Friday mid morning we all walked into town to see the malecon along the river. Speaking of the river, it had risen overnight from the all the rain accumulated recently making its way to this river. The little sandy beach near our camp spot was now under water and the beaches in town were flooded too.
We stopped at a river side restaurant and had an okay lunch but the view and the company made it nice.
We had another chatty afternoon happy hour and evening catching up and helping Joe & Josée plan their route to Ushuaia and back up the east coast.
The weather had been quite pleasant the past few days, no humidity, quite warm afternoons reaching into the high 20’s and nights in the teens. We are happy to be away from the humidity and hope it lasts for a while.
Next morning Joe and Josée packed up and left for their journey south. We wish them the best and hope to meet up again one day! Enjoy Patagonia and Antarctica amigos!
We spent the next few days hanging here in Gualeguaychú; our camp spot is lovely and fairly cheap and we have plenty of time to get into Uruguay, visit around and find parking for Tigger while we fly home for the holidays.
The internet here began to crap out Friday night and by Sunday morning was non – existent – we complained and they kept trying to reset it but it never seemed to last long, if at all. They gave us the password from the neighbouring hostel but it barely reached our spot. We were not impressed but data is cheap here and we bought some for our unlocked phone (just over $2 USD for 2GB for 7 days).
On Sunday, the lady in charge her told us another group of kids was coming in for one night on Tuesday; this time they were preteens. They arrived late morning by bicycle – there were maybe two dozen young teens and for some reason they chose to camp on the river bank like us not too far away (unlike the older ones last week that camped in the trees far from us). While this group was louder that the other group during the day, the night was much quieter.
Early morning calm:
Doug went into town today to run a few errands, one of which was to find a mechanic to work on Tigger’s emergency brake (it’s not working well again!) and make an appointment for Thursday when we plan to take Tigger out to do grocery shopping and/or leave. Turns out the one he found had time to take it right then so he returned while Fran was out on her walk and took it in. Seems there is no room for adjustment anymore and the turnbuckle needs to be replaced but it was now lunchtime so Doug came back to the campground, met up with Fran, we had our brunch and he returned at 3 to get the work done. Total costs: $23 USD! With the peso the way it is, we often offer to pay in USD and mostly are taken up on that option.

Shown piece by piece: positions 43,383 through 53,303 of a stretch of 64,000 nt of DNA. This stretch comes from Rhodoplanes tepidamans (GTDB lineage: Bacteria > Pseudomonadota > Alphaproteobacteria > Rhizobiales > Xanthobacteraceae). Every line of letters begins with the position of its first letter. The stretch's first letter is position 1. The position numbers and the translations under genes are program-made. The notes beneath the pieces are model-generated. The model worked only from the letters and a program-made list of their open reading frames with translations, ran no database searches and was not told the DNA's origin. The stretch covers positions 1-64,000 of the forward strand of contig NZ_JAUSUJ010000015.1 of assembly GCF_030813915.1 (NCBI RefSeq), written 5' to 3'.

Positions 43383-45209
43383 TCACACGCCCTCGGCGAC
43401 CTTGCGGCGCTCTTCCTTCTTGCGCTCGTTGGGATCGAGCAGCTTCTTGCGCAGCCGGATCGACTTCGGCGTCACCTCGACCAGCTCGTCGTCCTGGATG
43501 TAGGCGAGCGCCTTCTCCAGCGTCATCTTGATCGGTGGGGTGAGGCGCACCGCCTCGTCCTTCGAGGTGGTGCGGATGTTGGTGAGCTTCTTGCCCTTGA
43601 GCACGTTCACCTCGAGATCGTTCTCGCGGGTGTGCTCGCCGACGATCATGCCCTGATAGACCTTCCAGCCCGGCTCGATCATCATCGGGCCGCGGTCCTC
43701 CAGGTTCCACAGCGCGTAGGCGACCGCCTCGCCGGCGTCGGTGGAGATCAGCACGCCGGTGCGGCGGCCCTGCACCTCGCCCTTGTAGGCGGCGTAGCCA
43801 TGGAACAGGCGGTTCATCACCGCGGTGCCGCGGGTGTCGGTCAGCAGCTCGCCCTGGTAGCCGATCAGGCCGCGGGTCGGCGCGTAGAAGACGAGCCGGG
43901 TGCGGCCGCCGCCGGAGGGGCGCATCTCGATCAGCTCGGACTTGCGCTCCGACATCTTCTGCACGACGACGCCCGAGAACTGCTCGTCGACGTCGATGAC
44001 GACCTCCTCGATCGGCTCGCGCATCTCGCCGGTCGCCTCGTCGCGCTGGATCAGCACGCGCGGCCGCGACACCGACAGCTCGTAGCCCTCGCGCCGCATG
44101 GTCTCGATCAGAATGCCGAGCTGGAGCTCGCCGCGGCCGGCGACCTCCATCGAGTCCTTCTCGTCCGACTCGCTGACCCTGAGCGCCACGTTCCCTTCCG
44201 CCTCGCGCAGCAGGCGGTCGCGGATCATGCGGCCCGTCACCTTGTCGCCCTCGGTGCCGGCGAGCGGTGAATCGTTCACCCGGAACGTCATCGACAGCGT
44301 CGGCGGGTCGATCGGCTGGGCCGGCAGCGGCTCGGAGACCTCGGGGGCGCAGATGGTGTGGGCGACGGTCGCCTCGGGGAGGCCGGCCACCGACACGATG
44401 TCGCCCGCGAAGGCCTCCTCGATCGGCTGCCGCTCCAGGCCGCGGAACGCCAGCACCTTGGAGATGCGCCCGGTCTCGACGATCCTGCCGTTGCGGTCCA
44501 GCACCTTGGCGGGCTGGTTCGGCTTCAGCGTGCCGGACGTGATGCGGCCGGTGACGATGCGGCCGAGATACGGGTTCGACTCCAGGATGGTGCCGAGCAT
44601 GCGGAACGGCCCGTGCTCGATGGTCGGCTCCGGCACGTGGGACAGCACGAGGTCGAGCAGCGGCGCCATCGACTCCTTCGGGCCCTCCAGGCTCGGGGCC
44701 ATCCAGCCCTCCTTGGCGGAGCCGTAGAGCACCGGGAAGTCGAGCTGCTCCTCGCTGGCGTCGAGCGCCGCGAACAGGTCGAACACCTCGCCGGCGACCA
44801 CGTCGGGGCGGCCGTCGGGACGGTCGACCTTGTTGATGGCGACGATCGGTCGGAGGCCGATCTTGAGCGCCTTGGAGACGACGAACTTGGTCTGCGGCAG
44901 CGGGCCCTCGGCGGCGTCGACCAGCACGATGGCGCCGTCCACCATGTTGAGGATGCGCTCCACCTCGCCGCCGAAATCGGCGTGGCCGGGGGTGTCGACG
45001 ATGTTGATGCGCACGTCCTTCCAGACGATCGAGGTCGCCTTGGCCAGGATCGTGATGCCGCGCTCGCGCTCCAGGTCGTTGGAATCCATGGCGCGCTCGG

Fran wandered around the pretty town:
The river level has gone done significantly since last Friday when it rose so much:
Thursday, we decided it was time to move on with the biker group coming in tomorrow so we packed up and went to the Carrefour to get some groceries. As we were putting the stuff away, a German unimog pulled up behind us and we met Wolf and Illiana who have been on and off overlanding for twenty plus years (they often go home for the German summer). As we left we saw that a French RV had pulled in behind them but they were not around.
We drove a short way out of town planning to spend the night at the last gas station in Argentina before the border but after spending a short while there, it became quite breezy and it being a dirt lot, the wind caused way too much dust; while the breeze kept the temperature comfortable, the dust meant we would have to close the windows!
We thought, what the heck, lets head to the bridge and cross the border.